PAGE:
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Inaganti v. Columbia Properties Harrisburg LLC


May 25, 2010


The opinion of the court was delivered by: Buckwalter, S. J.


Currently pending before the Court is the Motion of Plaintiffs Prameela Inaganti and Rao Inaganti for Remand. For the following reasons, the Motion is denied.


According to the facts set forth in the Complaint, Plaintiff Prameela Inaganti was a guest at the Defendant's hotel in Harrisburg, Pennsylvania. (Compl. ¶ 7.) On January 29, 2008, while exiting the side entrance of the hotel, Plaintiff fell due to a "slippery substance and/or ice" outside the entrance of the hotel near the parking lot. (Id.) As a result, she sustained multiple severe and permanent orthopedic and neurological injuries. (Id.)

Plaintiffs commenced the current action on January 27, 2010, by filing a Writ of Summons in the Philadelphia County Court of Common Pleas. On February 25, 2010, Plaintiffs served Defendants with the Complaint, which alleged two counts of negligence, (id. ¶¶ 8-27), and two counts of loss of consortium. (Id. ¶¶ 28-31.) The ad damnum clauses in Counts I through IV of the Complaint sought losses for a sum in excess of $50,000.

In an apparent effort to determine whether Plaintiff believed their case to be worth more than $75,000, Defendants served requests for admissions on Plaintiffs on March 10, 2010. (Defs.' Resp. Mot. Remand, Ex. D.) The four requests contained in that document sought admissions as follows:

1. The amount in controversy claimed by the plaintiffs in this action does not exceed $75,000.00.


2. The total damages sustained by the plaintiffs in this action do not exceed $75,000.00


3. The total amount of damages recoverable by the plaintiffs in this action does not exceed $75,000.00.


4. The total amount of damages recoverable by the plaintiffs in this action does not exceed $75,000.00, exclusive of interests and costs.

(Id.) By way of answers dated April 4, 2010, Plaintiffs denied all of these requests for admissions and indicated that Plaintiff Prameela Inaganti was "still treating and will need future treatment." (Id.)

In light of this discovery, Defendants determined that the amount in controversy to be in excess of $75,000. On April 14, 2010, Defendants filed a Notice of Removal and successfully removed the case based on diversity jurisdiction under 28 U.S.C. § 1332(a). Plaintiffs filed the present Motion for Remand,*fn1 on May 3, 2010, claiming that Defendants failed to timely file their Notice of Removal, thus necessitating remand. Defendants responded on May 18, 2010.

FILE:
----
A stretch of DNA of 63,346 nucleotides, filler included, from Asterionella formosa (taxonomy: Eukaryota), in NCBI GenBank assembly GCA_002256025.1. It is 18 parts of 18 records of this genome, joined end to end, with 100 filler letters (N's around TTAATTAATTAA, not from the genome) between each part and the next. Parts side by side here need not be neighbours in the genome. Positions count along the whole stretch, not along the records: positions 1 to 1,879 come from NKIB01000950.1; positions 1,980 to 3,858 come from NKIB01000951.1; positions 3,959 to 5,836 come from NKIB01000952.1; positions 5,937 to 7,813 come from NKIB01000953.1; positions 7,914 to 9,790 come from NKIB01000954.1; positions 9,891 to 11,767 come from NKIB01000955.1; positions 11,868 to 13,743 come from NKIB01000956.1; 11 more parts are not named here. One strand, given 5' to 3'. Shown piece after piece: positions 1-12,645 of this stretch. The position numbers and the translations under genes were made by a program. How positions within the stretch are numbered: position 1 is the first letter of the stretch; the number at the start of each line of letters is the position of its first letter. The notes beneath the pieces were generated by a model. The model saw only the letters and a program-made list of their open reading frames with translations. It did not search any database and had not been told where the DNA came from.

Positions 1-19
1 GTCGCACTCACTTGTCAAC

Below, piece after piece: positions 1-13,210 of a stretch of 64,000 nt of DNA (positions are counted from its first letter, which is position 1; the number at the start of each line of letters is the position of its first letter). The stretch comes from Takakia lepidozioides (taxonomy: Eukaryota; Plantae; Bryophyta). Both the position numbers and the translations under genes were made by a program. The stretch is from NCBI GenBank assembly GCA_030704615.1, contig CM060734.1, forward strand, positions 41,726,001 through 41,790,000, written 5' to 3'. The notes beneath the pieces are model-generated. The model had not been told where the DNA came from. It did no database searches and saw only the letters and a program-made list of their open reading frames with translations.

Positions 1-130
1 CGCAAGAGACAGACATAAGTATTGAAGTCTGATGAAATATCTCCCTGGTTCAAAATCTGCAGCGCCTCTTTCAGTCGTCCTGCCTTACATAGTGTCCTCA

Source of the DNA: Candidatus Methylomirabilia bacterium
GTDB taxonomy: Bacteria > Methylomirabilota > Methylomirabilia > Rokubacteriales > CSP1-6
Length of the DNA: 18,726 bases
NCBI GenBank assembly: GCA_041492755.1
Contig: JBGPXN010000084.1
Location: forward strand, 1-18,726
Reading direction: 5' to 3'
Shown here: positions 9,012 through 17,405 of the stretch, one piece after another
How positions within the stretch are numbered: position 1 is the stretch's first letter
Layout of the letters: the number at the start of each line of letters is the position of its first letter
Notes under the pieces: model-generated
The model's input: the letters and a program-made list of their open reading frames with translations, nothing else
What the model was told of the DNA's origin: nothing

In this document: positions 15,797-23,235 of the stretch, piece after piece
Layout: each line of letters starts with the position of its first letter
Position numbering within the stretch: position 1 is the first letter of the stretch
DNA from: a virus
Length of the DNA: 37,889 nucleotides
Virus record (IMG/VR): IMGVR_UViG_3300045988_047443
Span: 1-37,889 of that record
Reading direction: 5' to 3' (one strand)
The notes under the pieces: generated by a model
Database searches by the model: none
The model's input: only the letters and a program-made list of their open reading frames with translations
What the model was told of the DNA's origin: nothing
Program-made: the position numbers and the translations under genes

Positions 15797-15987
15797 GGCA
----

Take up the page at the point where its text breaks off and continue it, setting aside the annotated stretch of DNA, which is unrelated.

Under 28 U.S.C. § 1441(a), a defendant may remove a civil action filed in a state court if the federal court would have had original jurisdiction over the action. 28 U.S.C. § 1441(a). A defendant seeking removal of an action must file a petition for removal with the district court within thirty days of plaintiff's service of the complaint upon defendant. See 28 U.S.C. § 1446(b). "The defendants bear the burden of establishing removal jurisdiction and compliance with all pertinent procedural requirements." Winnick v. Pratt, No. CIV.A.03-1612, 2003 WL 21204467, at *2 (E.D. Pa. May 20, 2003) (citing Boyer v. Snap-On Tools Corp., 913 F.2d 108, 111 (3d Cir. 1990)).

Once an action is removed, a plaintiff may challenge removal by moving to remand the case back to state court. Cook v. Soft Sheen Carson, Inc., No. CIV.A.08-1542, 2008 WL 4606305, at *1 (D.N.J. Oct. 15, 2008). Remand to the state court is appropriate for "(1) lack of district court subject matter jurisdiction or (2) a defect in the removal process." PAS v. Travelers Ins. Co., 7 F.3d 329, 352 (3d Cir. 1993). Remand is mandatory and can occur at any time during the litigation if the court determines that it lacks federal subject matter jurisdiction. Kimmel v. DeGasperi, No. CIV.A.00-143, 2000 WL 420639, at *1 (E.D. Pa. Apr. 7, 2000) (citing 28 U.S.C. § 1447(c)). A motion to remand the case on the basis of any defect in the removal procedure, however, must be submitted within thirty days after filing of the notice of removal under section 1446(a). 28 U.S.C. § 1447(c); N. Penn Water Auth. v. BAF Sys. Aerospace Elec., Inc., No. CIV.A.04-5030, 2005 WL 1279091, at *5 (E.D. Pa. May 25, 2005). Upon a motion to remand, "it is always the removing party's burden to prove the propriety of removal, and any doubts about the existence of federal jurisdiction must be resolved in favor of remand." Lumbermans Mut. Cas. Co. v. Fishman, No. CIV.A.99-929, 1999 WL 744016, at *1 (E.D. Pa. Sep. 22, 1999) (citing Batoff v. State Farm Ins. Co., 977 F.2d 848, 851 (3d Cir.1992)); see also Boyer, 913 F.2d at 111 (The removal statutes "are to be strictly construed against removal and all doubts should be resolved in favor of remand.") (quoting Steel Valley Auth. v. Union Switch & Signal Div., 809 F.2d 1006, 1010 (3d Cir.1987)).